I guess everyone in this forum has his own favorite hobby horse he likes to ride hard. Dom has heavy books; Paul has disruptive classrooms; and I have the Vast OVERFUNDING of schools. The main difference between me and the rest, I think, is that in all other cases we all mainly agree about the central problems but we differ about the solutions. For instance, we all agree that, with rare exceptions, math education in the public schools is mainly bad and we all agree that this is a serious problem, but we disagree about how to cure the problem.
School funding is a horse of a different color. It is broadly accepted that schools are underfunded. I have been arguing that this general consensus does not stand even cursory observation, to say nothing of close scrutiny.
I have argued that there are several ways to see that the problem in the schools is not, by any measure, underfunding. I have used measures such as
(a) international comparisons, (b) economic studies, (c) operating budgets of states and municipalities, (d) Labor Dept. statistics
Today, I offer as yet more evidence a remarkable item from the New York Times. Seems that NYC has been squandering $20-$40 million every year, for decades. Gentle friends, such a thing is not possible in a regime of scarcity. Such a thing is possible only when bureaucracies lack any perception of a need for fiscal control and supervision. They can lack this perception only because they are wallowing in an ocean of taxpayers' money.
If money really were tight, they would be watching their pennies. In reality, NYC has been squandering in this case (and who knows how many other such cases there may be) tens of millions of dollars, for years, and they don't even miss it. Even as we speak, their solution has not been to take care; rather, by means of the courts, they have been mugging the state for BBBillions more dollars (see Campaign For Fiscal Equity http://www.cfequity.org/)
Haim Je me souviens ----------------------------------
"They said, 'Gee, have you ever thought about this?' and we said, 'No, what a good idea.' "
October 6, 2006 City Schools Find Millions in the Bus Rides Not Taken By DAVID M. HERSZENHORN Schools Chancellor Joel I. Klein announced yesterday that the New York City school system has been spending $20 million a year or more to provide bus services for children who do not actually use them.
Officials in the chancellor?s office said the unnecessary transportation expenses were identified by Alvarez & Marsal, a private consulting firm that is being paid $17 million to examine the school system?s budget and financial operations.
To halt the waste, officials said, the city is requiring for the first time that the children who are eligible for bus service must register for it. In addition, bus companies would be paid only for children who actually ride buses. Children who receive free public transportation must also register to receive MetroCards. The deadline to register is today; the registration period began in the spring.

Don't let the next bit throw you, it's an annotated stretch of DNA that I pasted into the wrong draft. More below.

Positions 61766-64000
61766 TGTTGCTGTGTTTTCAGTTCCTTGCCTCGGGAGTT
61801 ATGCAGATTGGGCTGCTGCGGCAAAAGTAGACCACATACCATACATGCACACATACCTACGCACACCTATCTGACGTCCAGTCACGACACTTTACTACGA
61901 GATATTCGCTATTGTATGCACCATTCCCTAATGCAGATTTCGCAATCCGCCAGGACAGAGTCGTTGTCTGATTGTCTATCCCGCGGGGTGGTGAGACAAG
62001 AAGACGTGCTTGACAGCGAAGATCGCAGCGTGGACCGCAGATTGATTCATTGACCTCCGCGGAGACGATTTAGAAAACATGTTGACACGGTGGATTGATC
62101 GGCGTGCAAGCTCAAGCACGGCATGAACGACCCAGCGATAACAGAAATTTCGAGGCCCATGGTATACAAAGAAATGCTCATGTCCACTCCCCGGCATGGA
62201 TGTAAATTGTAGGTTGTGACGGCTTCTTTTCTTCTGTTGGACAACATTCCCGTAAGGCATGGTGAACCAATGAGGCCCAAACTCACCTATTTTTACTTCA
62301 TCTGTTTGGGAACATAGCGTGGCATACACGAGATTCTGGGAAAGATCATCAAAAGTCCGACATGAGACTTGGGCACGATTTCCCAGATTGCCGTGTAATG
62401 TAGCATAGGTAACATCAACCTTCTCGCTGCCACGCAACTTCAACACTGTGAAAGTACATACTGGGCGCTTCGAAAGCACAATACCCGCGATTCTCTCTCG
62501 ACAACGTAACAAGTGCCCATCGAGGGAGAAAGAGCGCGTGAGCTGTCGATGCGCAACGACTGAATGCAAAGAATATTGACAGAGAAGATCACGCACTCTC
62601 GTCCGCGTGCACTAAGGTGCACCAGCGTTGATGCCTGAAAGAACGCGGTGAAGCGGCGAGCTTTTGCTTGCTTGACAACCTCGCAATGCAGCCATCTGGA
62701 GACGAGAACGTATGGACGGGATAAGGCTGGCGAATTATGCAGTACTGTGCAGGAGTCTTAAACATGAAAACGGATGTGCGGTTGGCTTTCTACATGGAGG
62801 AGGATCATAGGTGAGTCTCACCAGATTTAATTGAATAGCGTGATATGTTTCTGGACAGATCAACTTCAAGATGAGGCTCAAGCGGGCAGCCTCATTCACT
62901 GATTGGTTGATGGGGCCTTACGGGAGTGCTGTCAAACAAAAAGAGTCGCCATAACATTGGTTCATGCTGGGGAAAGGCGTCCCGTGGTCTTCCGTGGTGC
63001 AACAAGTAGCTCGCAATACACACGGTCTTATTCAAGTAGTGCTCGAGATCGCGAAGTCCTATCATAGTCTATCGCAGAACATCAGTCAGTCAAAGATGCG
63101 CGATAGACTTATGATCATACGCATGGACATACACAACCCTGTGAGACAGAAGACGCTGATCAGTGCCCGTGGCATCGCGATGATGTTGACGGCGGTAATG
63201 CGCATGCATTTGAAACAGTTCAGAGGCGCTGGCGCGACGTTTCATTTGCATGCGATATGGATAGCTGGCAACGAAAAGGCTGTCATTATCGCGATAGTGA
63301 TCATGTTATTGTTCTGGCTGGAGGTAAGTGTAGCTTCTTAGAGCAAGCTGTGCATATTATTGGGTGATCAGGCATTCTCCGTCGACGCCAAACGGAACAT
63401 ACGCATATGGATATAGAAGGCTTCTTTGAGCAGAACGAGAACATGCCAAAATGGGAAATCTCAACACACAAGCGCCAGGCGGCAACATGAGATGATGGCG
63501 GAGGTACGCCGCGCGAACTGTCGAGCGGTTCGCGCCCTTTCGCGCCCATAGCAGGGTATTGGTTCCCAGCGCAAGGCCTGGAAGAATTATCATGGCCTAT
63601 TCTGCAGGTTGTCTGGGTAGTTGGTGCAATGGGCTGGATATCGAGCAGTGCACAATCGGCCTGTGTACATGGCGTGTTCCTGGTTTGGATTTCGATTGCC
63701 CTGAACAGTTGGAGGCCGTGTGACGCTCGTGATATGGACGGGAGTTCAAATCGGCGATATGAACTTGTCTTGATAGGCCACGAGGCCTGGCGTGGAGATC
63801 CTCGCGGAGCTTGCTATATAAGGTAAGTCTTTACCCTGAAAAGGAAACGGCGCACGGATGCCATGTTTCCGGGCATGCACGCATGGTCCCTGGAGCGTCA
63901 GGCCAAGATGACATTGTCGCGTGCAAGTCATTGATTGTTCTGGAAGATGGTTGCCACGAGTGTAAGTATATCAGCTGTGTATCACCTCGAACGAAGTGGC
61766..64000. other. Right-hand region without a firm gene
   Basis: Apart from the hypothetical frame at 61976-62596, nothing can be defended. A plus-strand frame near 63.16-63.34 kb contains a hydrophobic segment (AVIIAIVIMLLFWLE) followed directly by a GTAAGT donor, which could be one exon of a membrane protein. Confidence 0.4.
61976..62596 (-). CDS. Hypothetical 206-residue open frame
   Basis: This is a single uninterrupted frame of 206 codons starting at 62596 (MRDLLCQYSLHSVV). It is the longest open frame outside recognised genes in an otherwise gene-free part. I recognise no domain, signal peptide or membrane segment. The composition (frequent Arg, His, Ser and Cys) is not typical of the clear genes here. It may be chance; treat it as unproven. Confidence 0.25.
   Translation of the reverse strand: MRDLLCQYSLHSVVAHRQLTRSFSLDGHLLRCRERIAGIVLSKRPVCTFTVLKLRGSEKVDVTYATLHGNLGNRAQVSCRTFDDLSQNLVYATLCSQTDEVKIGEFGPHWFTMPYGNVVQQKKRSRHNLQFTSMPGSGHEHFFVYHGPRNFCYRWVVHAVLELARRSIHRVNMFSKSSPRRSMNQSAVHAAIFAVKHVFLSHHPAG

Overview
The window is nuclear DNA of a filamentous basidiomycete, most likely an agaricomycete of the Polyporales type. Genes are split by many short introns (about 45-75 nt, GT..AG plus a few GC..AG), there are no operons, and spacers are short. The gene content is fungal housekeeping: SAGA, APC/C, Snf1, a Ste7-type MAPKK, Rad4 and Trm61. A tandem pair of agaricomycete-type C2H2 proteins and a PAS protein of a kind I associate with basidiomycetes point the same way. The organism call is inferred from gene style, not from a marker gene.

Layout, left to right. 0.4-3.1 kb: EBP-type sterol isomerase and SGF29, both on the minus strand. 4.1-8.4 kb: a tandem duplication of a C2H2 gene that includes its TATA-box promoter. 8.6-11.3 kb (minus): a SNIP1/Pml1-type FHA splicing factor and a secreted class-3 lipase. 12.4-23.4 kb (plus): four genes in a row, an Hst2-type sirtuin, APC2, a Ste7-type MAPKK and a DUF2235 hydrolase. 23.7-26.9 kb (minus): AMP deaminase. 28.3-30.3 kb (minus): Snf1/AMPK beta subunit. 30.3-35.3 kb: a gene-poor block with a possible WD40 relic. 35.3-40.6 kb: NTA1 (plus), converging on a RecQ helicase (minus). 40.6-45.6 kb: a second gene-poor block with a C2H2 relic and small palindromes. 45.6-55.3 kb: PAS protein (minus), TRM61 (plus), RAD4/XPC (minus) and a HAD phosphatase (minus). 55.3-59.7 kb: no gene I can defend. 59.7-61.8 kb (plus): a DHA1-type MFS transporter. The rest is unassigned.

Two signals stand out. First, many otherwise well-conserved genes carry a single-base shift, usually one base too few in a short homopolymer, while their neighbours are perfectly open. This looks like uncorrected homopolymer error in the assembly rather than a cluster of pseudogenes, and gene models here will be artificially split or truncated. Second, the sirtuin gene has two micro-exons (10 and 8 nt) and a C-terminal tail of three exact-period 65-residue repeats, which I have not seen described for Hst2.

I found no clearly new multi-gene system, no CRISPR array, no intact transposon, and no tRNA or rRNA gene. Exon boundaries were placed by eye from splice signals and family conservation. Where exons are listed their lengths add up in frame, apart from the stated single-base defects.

By taking these measures, the city would save about $20 million in busing costs and would redirect that money for use by schools, along with $10 million in cuts to school cleaning and maintenance budgets and another $10 million in savings on repairs to school buildings, city school officials said in a news release from the chancellor?s office.
But while the release trumpeted the reallocation of ?at least $40 million a year to schools,? top city education officials struggled yesterday to explain the math.
Deputy Chancellor Kathleen Grimm, who oversees the system?s finances, said she could not give an estimate of the number of students expected to decline bus services. The $20 million figure was a projection and actual savings could be higher or lower, Ms. Grimm said. The city has budgeted $1.06 billion for student transportation this fiscal year.
And Martin Oestreicher, the director of school support services, acknowledged that the proposed cut to school maintenance budgets of 3.5 percent, or about $10 million, roughly matched the money that custodians did not use in the last fiscal year.
But Mr. Oestreicher said the cuts were being made at all schools, with bigger buildings facing steeper cuts, regardless of last year?s spending. The school custodians? union said the cuts would result in more than 300 layoffs, but school officials said none would be necessary.
Officials said the $10 million in savings from school repairs would be achieved through new agreements with trade unions, including plumbers and electricians. The new deal would pay union workers 17 percent more but require them to work in the evenings after schools close. School officials said more work would get done, saving money.
?Redirecting resources to our schools allows educators to use funds to help their students succeed,? Chancellor Klein said in a statement. The chancellor?s assertion yesterday that he had identified $40 million in savings was the Education Department?s latest effort to fulfill Mayor Michael R. Bloomberg?s pledge in January to cut $200 million from the school bureaucracy and redirect it to classrooms.
In August, the chancellor?s office said it had identified $89 million in savings, mostly by cutting 328 administrative jobs. But while the mayor originally promised to cut $200 million from the bureaucracy, neither he nor Chancellor Klein had predicted cuts to school services like cleaning and maintenance.
Ms. Grimm was also at a loss to explain why city officials, during the first five years of the Bloomberg administration or in decades past, had failed to realize that millions of dollars were spent on buses for students who were not riding them.
She said the consulting firm of Alvarez & Marsal viewed the budget with fresh eyes.
?It?s one of the reasons why Joel wanted to bring these people in,? Ms. Grimm said. ?They said, ?Gee, have you ever thought about this?? and we said, ?No, what a good idea.? ?